PTO’s filing system is ready for the next step
For its e-government initiative, the Patent and Trademark Office is developing two workflow management systems to process applications.
In the works are Tools for Electronic Application Management for patents and the Trademark Information System for trademarks.
“We already have an electronic filing system where customers can create an application, package it up, encrypt it and send it to us in a highly secure environment over the Internet,” CIO Douglas J. Bourgeois said.
“TEAM will take it from that point and manage the workflow associated with that application through pre-exam, exam and postexam, and publication,” he said.
Patent applications pass through many hands, Bourgeois said. With TEAM, each submission will go through a queue, and as transactions are processed, the system will forward the application to the next person, he said.
“So, physically we don’t have to move it from here to there, and the application moves from person to person electronically,” he said.
Streamlining the system could offer dramatic benefits, given the amount of work the patent office processes. Last year, the office received 350,000 patent applications.
“That’s the universe you are talking about and oodles of pieces of paper with each application,” said Brigid Quinn, deputy director at PTO’s Office of Public Affairs.
“And then, in one step alone—say, that of classifying an application—we have thousands of classes, thousands of sub-classifications that inventions are categorized into,” she said.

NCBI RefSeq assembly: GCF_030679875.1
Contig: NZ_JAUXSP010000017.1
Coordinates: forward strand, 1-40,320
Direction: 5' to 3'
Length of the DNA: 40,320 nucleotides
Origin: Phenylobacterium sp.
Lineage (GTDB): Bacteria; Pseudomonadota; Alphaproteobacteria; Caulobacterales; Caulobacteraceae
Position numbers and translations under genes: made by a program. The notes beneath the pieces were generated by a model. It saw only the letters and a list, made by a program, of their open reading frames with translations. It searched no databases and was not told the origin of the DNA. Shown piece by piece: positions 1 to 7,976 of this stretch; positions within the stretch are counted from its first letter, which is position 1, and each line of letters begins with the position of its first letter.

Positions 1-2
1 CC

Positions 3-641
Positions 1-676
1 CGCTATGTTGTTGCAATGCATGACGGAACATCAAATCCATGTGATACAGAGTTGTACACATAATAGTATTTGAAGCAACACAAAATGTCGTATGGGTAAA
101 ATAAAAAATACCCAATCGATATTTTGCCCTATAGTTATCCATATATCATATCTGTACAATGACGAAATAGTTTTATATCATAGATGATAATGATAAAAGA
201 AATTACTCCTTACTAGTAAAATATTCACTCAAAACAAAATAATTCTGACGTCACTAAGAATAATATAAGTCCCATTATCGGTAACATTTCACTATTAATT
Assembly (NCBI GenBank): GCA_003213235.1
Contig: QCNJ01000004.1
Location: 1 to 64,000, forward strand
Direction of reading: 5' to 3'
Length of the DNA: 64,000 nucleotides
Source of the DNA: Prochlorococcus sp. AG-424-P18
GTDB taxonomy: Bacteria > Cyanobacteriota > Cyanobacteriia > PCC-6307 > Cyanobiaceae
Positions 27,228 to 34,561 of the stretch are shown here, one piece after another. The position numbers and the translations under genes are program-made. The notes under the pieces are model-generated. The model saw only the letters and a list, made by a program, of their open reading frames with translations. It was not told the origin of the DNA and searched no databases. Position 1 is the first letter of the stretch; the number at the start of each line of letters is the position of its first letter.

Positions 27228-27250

Patent applications alone take up about 36,000 square feet of space at seven PTO offices in Arlington, Va. If paper processing continues, the documents are expected to take up to 46,000 square feet by 2005.
In addition to reducing storage problems, TEAM will make
communication with customers and data management easier, Bourgeois said. PTO workers will be able to correspond with customers via e-mail continuously to clarify claims they make in their applications, he said.Speedier service
The improvements will likely increase the speed of patent processing. Quinn said processing a patent application takes about 25 months from the time it is filed to the release of the patent.
“But once TEAM is implemented, we hope to reduce the time by seven months, ideally,” she said, adding that the system also will cut the risk of losing papers.
The PTO public advisory committee in May gave the green light to accelerate TEAM’s deployment.
The office has requested $20 million from the Office of Management and Budget for fiscal 2003 for developing and implementing the system.
“There is a commitment to complete TEAM in the first half of calendar year 2004 and roll it out through the rest of the year,” Bourgeois said.
The Trademark Information System will put the process of registering a trademark online, Bourgeois said.
“We are taking that strategy to a point where we can tie five or six existing systems together in a very integrated fashion to make it electronic end-to-end,” Bourgeois said.
PTO expects the system to be online by 2004, he said, adding that it and TEAM will be developed in parallel.
“It’s a possibility that the projects could go to the same contractor,” he said.
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